The assumption that your workforce is your largest controllable expense is certainly overstated, yet almost as certainly true. It’s also true that the expense and complexity of labor management is growing. The volume of data interchange between the employee interface (time clock) and the back office systems that manage labor budgets and regulations (ERP) is big and getting bigger. For businesses that manage large payrolls, it’s increasingly difficult to find a more vivid example of the “garbage in, garbage out” data axiom. What sets the “GIGO” cliché apart in the context of WFM is the fact that when labor data is inaccurate (or handled inefficiently, for that matter), the results are painfully expensive.
Key to maximizing WFM efficiency is process automation. From scheduling to timekeeping to managing attendance, payroll, and work rules compliance, the WFM process is filled with ripe opportunities for automation. Once achieved, WFM process automation increases visibility into labor costs, improves the accuracy of the data that affects those costs, and simplifies complex work rules. Collectively, these improvements reduce risk, create control, and save you money that was previously lost to inaccuracy and inefficiency.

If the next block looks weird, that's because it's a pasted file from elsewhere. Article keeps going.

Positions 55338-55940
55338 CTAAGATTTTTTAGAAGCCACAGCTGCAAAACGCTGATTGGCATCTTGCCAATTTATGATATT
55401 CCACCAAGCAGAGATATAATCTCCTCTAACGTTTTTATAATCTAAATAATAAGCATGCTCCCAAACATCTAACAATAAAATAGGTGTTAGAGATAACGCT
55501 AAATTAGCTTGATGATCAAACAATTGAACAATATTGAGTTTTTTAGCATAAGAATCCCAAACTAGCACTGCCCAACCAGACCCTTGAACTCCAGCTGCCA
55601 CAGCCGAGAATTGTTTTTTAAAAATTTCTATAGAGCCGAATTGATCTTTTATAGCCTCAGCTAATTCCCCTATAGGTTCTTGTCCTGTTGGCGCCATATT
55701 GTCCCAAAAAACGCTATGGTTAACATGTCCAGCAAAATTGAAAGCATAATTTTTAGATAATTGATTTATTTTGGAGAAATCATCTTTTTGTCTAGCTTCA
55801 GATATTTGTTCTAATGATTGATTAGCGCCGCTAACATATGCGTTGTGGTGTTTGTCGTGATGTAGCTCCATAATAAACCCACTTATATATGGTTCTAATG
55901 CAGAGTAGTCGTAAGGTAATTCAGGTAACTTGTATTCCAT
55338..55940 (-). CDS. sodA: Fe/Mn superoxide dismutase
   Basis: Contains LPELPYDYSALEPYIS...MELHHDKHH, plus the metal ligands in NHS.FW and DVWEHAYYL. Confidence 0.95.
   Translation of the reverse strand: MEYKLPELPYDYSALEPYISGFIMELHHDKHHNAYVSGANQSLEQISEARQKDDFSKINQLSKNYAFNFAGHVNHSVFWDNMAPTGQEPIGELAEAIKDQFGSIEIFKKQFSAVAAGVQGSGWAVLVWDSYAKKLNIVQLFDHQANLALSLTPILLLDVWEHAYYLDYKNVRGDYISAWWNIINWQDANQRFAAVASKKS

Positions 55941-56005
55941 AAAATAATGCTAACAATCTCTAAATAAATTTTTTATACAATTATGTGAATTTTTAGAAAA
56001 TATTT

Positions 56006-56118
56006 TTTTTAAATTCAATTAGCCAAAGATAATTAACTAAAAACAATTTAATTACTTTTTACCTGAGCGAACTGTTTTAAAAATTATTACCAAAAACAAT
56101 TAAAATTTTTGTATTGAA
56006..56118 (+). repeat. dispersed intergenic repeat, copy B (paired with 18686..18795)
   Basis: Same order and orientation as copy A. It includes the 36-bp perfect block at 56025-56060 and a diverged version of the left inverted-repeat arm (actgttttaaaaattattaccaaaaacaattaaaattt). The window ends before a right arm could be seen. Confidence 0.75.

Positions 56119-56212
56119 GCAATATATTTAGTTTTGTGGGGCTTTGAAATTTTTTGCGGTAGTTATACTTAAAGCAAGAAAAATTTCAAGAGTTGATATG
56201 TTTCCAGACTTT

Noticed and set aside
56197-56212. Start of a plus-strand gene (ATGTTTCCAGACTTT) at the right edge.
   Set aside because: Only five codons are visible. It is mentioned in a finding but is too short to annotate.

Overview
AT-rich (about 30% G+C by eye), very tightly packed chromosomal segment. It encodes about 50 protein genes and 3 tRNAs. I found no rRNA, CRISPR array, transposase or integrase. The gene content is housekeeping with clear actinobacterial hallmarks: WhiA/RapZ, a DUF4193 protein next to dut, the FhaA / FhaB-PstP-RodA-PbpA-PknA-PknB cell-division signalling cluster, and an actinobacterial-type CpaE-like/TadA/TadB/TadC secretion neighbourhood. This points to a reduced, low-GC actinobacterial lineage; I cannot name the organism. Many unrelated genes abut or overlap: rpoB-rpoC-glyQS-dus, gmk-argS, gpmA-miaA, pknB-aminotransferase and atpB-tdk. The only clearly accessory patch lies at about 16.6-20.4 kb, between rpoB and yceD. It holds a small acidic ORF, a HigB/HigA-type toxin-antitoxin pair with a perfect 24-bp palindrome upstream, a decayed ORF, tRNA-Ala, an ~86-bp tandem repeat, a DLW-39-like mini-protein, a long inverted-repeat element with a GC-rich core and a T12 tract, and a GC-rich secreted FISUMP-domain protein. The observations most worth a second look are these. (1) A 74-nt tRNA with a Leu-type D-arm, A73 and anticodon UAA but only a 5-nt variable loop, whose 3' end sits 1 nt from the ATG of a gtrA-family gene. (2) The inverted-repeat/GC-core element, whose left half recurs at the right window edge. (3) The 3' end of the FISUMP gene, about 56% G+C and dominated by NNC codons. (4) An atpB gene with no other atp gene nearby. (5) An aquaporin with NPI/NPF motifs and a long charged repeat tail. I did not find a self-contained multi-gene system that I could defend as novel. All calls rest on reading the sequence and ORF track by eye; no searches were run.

All that said, achieving fluid WFM process automation is dependent on the integration of several dynamic parts, which is easily stated but not easily achieved. In the typical enterprise, WFM data resides in disparate silos, such as HR management software, ERP, and other systems. Without real-time data flow enabled by integration, WFM processes are often manual, always delayed, and typically error-prone. The result of each of these maladies is cost – the costs of inefficiency, unmanaged absences, inaccurate payroll, noncompliance with labor laws, labor fraud, under- or over-staffing, and top-heavy management oversight.